Founded in Charleston at the turn of the century by Reverend Daniel Joseph Jenkins, a pastor and former slave determined to give homeless African-American children a better life, the Jenkins Orphanage Band created an irresistible hybrid of martial music and the “raggedy, rattly sound” of “rag” from Geechee/Gullah culture, and incubated the talents of men who helped shape American jazz. A trip to New York City launched a global craze for both the music and the dancing that often accompanied it—the “twisting and twirling and tapping their toes, knocking their knees, and flapping their arms”—soon known as the Charleston. Rockwell (Truck Stop) keeps the story focused and lively, with just enough social and emotional framing (Reverend Jenkins “was always looking for a way to turn bad into good” is a recurring refrain) to add resonance. Bootman’s (Love Twelve Miles Long) sepia tones and military blues beautifully evoke a distant time, but his pictures are at their most fun when he shows how the band brought people everywhere to their feet. Ages 7–11. Author’s agent: Michael Bourret, Dystel & Goderich Literary Management. (Nov.)■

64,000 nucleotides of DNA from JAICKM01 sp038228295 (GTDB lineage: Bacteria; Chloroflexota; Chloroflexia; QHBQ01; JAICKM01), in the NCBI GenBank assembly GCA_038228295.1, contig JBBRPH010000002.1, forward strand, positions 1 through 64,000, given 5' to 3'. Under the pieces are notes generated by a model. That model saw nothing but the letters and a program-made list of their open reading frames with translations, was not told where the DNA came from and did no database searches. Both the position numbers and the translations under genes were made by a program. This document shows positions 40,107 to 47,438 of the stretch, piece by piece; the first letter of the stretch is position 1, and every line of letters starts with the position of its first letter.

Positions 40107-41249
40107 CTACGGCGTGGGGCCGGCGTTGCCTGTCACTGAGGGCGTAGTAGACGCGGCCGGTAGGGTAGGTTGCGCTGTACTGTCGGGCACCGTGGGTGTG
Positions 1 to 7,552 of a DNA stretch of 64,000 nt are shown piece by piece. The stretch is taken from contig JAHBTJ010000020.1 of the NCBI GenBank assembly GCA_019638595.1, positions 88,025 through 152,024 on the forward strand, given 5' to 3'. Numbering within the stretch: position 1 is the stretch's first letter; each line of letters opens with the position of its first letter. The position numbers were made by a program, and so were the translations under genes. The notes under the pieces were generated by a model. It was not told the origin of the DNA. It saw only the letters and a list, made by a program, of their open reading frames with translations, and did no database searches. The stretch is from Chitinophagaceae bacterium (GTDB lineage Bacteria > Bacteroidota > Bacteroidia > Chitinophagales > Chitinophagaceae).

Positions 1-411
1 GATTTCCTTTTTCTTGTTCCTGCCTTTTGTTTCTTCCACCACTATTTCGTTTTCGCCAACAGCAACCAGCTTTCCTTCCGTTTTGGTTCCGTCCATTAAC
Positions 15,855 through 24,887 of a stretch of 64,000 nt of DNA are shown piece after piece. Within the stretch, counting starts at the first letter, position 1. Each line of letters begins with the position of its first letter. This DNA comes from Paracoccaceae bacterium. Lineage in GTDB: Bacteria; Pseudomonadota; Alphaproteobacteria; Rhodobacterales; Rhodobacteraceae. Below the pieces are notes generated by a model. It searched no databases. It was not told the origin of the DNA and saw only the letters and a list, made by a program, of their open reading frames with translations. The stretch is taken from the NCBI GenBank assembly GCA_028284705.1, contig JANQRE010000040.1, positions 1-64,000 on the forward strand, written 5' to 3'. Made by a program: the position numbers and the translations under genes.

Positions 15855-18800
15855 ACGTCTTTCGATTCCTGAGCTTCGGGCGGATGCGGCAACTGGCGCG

Reviewed on: 10/07/2013 Release date: 11/01/2013 Genre: Children's
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